Review: Femi Kuti and King Sunny Ade at the Minnesota Zoo
Femi Kuti photo by Nicolas Hidiroglou
Twenty-five years ago, Femi Kuti was a young saxophonist in his legendary father's band, stepping into the role of leader one night when Fela Kuti was detained by authorities back in Lagos, and couldn't make a concert at the Hollywood Bowl. At around that same time, fellow Nigerian King Sunny Ade was being promoted by Island Records as the next big thing in "world music" after Bob Marley. Where Fela had invented Afrobeat, an aggressively African groove-and-rant music sung in pidgen English (like H. Rap Brown fronting a James Brown band with Yoruba percussion), Ade had defined juju, a gentler but equally hypnotic talking-drums music, usually sung in Yoruba, but sounding more like African gospel on the moon, with Hawaiian guitar.
Tuesday night at the Minnesota Zoo was a summit of these two Nigerian music legacies, and the outdoor amphitheater overflowed with fans, many of them Yoruba-speakers. King Sunny Ade, who had known Femi Kuti since Femi was a boy, was the night's opener, but this was less a reflection of his relative command or talent than of his genre's Western fortunes relative to Afrobeat, and his own lowered stateside profile. (He has released two African albums in the time since his Cabooze show in 2005, but only one American one, a reissue of his out-of-print 2000 CD Seven Degrees North.)
Ade's 16-piece band, which included some members from as far back as the '70s, was tighter and more playful, with plenty of capella call-and-response singing, and the 60-something Ade eliciting shrieks with nimble swivels of his hips.
Ade soon picked up a guitar for his only soloing of the evening, offering spooky wisps of echoing chords as a barefooted dancer, clad in sparkly brown, shook herself in response to each note. (She could maneuver her back self the way other dancers can move their head.) During the song, a white heron glided slowly over the lake to land in the water behind the stage, staying a while, as if to listen.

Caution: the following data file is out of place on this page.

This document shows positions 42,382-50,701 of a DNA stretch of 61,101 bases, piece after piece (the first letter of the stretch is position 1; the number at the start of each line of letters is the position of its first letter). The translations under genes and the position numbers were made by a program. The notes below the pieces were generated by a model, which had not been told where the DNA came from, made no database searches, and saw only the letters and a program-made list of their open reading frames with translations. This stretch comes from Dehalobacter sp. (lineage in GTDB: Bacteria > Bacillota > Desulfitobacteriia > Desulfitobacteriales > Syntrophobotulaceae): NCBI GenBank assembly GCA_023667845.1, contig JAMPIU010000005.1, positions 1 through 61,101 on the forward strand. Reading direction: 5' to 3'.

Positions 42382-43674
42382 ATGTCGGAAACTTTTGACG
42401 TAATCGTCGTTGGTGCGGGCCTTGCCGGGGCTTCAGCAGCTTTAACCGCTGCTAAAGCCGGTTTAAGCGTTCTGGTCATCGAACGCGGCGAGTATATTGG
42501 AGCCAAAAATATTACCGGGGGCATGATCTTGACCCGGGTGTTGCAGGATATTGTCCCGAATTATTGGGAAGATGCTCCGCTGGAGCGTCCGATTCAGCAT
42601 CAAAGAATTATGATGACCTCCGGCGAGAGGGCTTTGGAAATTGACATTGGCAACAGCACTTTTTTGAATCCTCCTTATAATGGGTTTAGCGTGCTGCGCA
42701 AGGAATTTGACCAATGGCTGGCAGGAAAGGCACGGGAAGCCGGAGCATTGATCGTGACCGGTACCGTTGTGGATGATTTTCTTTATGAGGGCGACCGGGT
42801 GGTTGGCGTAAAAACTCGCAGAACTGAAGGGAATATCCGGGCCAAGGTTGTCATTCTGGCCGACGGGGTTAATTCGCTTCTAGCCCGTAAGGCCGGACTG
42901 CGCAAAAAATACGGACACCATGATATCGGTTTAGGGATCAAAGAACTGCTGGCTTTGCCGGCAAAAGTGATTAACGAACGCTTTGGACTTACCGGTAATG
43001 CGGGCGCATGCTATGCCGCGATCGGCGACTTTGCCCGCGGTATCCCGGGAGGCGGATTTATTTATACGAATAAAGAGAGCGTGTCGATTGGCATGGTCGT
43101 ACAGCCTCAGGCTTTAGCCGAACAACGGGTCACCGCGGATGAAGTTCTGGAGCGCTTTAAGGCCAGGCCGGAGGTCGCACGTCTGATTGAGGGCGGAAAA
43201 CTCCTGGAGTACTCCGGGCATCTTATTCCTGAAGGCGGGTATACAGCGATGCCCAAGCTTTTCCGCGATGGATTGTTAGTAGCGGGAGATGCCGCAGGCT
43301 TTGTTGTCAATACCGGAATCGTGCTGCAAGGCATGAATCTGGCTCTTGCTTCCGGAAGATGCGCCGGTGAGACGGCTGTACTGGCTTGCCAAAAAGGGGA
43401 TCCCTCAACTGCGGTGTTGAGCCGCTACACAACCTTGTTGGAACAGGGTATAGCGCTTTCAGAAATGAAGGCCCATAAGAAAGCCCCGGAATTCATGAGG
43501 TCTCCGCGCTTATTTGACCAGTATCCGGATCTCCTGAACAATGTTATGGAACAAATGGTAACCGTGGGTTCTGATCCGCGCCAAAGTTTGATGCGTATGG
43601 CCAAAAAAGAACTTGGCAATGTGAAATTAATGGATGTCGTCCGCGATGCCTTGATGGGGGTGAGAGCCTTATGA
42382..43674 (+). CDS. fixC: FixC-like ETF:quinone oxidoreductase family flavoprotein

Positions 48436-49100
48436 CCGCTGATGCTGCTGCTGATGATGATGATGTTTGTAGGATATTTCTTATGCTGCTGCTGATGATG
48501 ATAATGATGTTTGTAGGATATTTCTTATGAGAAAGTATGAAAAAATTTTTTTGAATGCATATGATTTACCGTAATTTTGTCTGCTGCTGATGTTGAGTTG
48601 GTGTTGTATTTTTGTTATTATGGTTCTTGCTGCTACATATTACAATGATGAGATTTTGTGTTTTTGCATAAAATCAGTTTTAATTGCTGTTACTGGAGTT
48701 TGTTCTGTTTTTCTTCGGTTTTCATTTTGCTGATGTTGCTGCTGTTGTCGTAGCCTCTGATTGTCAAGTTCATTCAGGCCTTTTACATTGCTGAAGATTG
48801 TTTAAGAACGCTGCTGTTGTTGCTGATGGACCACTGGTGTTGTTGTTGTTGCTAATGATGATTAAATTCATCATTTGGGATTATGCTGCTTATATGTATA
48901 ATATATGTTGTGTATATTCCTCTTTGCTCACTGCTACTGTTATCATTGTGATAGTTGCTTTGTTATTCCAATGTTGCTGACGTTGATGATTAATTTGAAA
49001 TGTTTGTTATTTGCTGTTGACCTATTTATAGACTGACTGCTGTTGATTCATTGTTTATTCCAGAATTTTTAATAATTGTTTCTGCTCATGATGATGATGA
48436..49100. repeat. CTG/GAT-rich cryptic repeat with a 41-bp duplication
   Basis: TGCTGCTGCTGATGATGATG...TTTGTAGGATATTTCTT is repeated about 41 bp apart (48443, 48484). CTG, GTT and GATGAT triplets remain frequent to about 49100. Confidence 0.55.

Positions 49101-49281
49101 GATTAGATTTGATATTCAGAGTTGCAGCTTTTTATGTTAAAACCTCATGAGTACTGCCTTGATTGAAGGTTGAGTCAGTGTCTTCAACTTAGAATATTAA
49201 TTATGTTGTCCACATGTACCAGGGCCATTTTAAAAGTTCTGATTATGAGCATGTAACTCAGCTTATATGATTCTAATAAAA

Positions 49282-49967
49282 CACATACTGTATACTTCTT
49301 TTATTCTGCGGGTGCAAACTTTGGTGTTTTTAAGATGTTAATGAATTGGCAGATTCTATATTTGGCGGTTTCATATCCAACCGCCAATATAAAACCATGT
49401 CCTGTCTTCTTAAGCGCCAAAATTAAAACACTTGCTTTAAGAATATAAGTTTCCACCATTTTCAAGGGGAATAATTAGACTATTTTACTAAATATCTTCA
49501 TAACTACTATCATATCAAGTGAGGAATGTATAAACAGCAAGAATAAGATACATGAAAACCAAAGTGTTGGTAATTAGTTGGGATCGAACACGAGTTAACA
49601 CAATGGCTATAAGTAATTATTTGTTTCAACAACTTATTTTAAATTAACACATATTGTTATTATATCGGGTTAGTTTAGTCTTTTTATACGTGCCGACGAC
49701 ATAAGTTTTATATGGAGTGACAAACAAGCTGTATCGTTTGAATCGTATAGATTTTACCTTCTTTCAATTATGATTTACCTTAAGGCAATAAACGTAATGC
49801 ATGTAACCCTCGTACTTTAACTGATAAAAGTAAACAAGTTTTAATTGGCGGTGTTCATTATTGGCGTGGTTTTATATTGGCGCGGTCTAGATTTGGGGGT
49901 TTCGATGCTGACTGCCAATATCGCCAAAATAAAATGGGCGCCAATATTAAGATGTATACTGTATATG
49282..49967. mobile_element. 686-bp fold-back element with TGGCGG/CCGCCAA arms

Ade broke from Yoruba to sing a seemingly impromptu melody about "Africans and Americans," and addressed the audience directly to lead them in a sing-along, saying, "Let us bring this roof down."
When Femi's band Positive Force took the stage, with more horns and dancers, their fiercer attack at first obscured how much messier they seemed, by comparison. The band plays the way Femi sings--pouring itself into every note, but spilling over the sides.
Still, Joe Strummer's philosophy of performance came to mind: Passion is more important than perfection. Femi has even developed a punk-like growl for some songs. Opening with "Black Man Know Yourself," he single-handedly brought down the darkness (the sky is part of the light show at the Zoo), and held off the storm, which kept threatening with sudden gusts of wind, but never came. His bitter-faced sax-playing was particularly lyrical and intense, while he spilled more of himself over the sides on trumpet and keys.
At some point, Femi seemed to sense that his set had drifted a bit too deeply into atmosphere and jazz, and he picked up the pace to begin engaging the audience more directly, talking eloquently about the common desire for peace during a rendition of the waltz-time title track from his 2008 album Day by Day. And those few who slipped out early missed his most entertaining oratory in years: a lengthy "lesson in sexual education" offered during quietly percolating passages of the otherwise rousing "Beng Beng Beng," with Femi expounding on those two most important things in life: sex and music.
"It takes years to be able to improvise on your instrument," said Femi, earning laughter from the crowd, now mostly on its feet. He also emphasized the importance of men not coming too fast, as the song put it: "We just explode immediately." After a slowly-building hour of sensuous music, it was a perfect climax.
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